Although many of the world's hundreds of thousands of islands appear to be isolated and barely inhabited, these individual eco-systems are actually home to some of the rarest and weirdest species on the planet that have evolved in these remote regions without disturbance for thousands, if not millions of years.
Island species differ greatly from place to place as they have each adapted individually in these unique habitats, and historically, often without the presence of both large and small mammalian predators. This has led to numerous species behaving in ways not seen in other areas of the world, as this has been their most effective course of survival.
New Zealand is home to two of the most unique bird species in the world which are the Kiwi and the planet's heaviest parrot, the Kakapo. Neither species are able to fly and so spend their whole lives on the ground. With the introduction of small animals such as Stoats, Cats and Dogs however, both species are now severely threatened.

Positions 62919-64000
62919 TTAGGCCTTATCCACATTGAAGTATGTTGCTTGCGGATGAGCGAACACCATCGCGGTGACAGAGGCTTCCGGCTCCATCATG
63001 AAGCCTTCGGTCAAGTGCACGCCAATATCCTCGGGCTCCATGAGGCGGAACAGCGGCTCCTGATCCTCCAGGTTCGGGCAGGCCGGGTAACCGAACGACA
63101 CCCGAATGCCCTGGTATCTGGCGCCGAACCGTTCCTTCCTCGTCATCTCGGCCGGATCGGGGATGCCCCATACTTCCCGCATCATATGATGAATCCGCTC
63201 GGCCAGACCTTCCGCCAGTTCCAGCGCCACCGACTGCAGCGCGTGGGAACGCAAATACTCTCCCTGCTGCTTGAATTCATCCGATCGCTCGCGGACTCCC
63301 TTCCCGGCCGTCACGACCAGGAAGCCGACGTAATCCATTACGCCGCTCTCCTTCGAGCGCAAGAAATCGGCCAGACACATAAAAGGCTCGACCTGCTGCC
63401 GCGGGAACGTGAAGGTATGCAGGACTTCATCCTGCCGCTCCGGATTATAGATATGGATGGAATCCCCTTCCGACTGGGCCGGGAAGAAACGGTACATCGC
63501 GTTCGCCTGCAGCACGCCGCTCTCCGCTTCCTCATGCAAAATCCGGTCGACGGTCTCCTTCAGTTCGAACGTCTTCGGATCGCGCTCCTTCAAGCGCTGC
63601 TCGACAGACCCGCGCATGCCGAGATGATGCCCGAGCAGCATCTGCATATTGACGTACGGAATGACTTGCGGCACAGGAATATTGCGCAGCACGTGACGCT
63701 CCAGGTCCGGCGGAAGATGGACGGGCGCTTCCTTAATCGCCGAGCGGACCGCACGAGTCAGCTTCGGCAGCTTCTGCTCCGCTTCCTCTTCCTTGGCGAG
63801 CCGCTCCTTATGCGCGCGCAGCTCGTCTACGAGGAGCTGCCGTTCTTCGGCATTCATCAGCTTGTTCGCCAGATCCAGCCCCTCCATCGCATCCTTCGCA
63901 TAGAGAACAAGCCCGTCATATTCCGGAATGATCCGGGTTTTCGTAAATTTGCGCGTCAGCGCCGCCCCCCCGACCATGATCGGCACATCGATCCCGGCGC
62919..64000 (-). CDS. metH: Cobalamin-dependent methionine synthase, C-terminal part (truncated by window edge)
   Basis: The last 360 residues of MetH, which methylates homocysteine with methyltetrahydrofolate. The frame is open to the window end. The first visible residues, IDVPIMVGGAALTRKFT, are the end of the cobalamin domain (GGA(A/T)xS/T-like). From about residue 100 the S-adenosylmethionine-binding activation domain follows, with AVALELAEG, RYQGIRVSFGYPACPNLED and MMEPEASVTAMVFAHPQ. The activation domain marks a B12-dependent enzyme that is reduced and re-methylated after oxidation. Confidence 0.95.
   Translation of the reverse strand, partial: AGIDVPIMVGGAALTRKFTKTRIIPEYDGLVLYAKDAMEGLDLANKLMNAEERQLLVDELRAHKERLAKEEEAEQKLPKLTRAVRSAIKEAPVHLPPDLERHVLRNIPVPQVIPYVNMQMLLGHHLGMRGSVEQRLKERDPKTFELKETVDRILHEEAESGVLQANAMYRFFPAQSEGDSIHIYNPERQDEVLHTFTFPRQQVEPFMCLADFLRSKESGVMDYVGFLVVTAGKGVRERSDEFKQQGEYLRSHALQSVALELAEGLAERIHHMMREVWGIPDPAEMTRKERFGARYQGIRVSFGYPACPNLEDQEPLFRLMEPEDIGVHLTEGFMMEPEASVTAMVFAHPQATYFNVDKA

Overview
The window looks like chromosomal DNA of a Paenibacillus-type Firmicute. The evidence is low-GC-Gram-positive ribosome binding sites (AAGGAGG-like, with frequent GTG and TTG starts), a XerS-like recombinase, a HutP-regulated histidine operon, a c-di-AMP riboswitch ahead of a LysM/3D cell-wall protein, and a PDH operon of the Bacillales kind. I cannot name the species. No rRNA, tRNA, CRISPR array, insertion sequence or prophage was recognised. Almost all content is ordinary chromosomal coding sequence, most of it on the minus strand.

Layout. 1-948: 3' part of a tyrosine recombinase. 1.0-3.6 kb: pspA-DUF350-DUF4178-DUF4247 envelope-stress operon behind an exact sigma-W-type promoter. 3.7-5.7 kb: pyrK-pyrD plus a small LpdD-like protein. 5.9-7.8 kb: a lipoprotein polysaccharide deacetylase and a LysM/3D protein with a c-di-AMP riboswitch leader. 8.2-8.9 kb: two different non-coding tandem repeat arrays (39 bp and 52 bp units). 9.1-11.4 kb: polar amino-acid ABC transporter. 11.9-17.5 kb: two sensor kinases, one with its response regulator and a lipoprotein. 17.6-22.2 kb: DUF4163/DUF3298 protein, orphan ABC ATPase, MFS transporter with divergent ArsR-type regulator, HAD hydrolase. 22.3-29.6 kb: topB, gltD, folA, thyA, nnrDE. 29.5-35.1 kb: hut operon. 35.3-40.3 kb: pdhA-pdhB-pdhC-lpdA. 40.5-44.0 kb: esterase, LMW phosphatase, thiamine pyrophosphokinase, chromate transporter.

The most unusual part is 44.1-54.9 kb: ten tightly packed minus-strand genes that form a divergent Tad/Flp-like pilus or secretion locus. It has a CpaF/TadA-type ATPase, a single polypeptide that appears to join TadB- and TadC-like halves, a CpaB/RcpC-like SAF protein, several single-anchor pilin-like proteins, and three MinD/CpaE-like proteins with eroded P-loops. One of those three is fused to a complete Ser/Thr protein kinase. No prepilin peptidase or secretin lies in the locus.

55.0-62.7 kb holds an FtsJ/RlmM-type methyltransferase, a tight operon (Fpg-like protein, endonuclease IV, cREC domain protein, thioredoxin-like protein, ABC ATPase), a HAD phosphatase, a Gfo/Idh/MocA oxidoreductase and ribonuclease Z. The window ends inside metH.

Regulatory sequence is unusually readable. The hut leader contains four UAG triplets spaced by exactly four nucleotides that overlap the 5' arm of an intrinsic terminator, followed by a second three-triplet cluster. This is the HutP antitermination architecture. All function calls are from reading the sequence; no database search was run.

The large island of Madagascar also has it's fair share of animals that are found exclusively in it's dwindling forests with the most famous being the nearly 100 different species of Lemur. The island's largest predator is the Fossa and this nocturnal, agile creature has evolved perfectly for catching Lemurs in the trees.
Borneo however, is one of the most diverse islands on Earth with it's dense, tropical jungles providing a home to numerous unique species. The Bornean Orang-Utan and the Proboscis Monkey are not just two of the most well-known but are also amongst the most endangered as like the vast majority of unique and rich island habitats, they are severely affected by drastic deforestation.